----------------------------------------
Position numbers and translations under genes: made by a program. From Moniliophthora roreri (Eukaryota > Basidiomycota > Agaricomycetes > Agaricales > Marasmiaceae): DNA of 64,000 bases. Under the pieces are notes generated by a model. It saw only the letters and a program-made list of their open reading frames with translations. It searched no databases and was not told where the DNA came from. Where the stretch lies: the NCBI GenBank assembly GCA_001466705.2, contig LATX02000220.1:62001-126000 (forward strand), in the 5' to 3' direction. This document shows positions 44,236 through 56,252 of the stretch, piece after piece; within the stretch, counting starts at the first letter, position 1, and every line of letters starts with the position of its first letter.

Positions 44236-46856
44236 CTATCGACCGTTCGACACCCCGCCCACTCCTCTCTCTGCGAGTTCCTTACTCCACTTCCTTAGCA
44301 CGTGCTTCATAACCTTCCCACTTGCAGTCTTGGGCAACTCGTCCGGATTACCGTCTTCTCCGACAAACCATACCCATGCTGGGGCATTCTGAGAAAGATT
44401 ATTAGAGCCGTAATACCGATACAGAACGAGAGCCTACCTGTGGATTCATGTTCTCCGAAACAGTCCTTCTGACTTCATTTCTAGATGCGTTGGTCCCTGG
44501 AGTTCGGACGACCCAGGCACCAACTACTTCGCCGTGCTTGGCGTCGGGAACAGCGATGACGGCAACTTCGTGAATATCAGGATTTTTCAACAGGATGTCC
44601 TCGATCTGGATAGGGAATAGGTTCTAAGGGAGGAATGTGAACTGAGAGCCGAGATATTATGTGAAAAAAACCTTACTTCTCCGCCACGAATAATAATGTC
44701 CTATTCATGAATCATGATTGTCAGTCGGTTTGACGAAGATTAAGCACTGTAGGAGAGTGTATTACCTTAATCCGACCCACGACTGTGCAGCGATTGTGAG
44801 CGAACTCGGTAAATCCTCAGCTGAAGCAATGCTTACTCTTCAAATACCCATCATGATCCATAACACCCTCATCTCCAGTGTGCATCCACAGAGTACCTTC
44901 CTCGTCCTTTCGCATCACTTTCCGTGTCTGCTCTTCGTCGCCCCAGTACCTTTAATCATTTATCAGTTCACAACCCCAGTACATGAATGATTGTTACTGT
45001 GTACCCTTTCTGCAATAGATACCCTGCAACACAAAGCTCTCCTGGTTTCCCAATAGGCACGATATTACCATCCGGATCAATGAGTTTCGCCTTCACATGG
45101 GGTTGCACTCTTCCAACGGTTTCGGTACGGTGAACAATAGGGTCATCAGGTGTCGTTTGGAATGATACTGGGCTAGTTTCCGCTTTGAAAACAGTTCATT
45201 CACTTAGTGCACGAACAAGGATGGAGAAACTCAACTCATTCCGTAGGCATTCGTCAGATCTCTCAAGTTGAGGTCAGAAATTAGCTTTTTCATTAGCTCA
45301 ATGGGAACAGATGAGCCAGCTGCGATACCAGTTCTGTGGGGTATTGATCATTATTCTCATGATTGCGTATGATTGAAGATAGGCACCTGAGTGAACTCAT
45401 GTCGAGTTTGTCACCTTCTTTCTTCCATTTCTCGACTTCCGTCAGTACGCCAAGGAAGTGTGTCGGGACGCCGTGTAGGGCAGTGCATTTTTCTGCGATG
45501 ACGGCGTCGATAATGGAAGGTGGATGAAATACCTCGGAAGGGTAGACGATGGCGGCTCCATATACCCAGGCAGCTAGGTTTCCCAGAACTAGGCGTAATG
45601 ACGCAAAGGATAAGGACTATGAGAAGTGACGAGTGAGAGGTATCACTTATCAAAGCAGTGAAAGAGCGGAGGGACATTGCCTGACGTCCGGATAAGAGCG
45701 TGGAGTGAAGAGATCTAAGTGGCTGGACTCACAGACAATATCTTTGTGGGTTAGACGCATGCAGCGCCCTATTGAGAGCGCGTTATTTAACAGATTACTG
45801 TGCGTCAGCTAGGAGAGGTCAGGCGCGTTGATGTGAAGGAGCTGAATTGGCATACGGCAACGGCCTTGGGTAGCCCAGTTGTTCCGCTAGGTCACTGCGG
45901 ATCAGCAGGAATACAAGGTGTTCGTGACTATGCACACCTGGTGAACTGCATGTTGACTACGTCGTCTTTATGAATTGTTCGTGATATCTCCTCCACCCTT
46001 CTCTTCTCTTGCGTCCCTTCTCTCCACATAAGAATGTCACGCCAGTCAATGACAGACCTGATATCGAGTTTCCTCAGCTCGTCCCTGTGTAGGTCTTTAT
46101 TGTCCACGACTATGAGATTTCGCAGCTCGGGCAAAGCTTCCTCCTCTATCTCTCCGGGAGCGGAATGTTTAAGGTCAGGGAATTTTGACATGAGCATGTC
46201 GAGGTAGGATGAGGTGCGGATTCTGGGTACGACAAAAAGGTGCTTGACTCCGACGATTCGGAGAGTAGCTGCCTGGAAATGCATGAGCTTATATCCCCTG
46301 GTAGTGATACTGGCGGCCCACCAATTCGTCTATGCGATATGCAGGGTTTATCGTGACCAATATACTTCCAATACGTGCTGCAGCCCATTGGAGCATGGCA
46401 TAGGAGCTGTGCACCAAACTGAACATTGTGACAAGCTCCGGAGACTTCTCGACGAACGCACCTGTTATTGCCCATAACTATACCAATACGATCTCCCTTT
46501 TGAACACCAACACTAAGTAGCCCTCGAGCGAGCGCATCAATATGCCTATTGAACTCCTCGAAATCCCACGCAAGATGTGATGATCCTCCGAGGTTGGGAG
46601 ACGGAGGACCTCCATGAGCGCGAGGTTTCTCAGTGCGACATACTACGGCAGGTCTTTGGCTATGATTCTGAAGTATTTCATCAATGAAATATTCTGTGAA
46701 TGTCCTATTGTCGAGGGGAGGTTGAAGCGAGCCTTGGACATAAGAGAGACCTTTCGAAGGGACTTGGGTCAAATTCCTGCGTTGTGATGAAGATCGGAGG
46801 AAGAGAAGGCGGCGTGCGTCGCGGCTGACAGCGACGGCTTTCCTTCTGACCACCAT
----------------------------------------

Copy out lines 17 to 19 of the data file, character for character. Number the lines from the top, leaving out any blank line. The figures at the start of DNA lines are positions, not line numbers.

45601 ACGCAAAGGATAAGGACTATGAGAAGTGACGAGTGAGAGGTATCACTTATCAAAGCAGTGAAAGAGCGGAGGGACATTGCCTGACGTCCGGATAAGAGCG
45701 TGGAGTGAAGAGATCTAAGTGGCTGGACTCACAGACAATATCTTTGTGGGTTAGACGCATGCAGCGCCCTATTGAGAGCGCGTTATTTAACAGATTACTG
45801 TGCGTCAGCTAGGAGAGGTCAGGCGCGTTGATGTGAAGGAGCTGAATTGGCATACGGCAACGGCCTTGGGTAGCCCAGTTGTTCCGCTAGGTCACTGCGG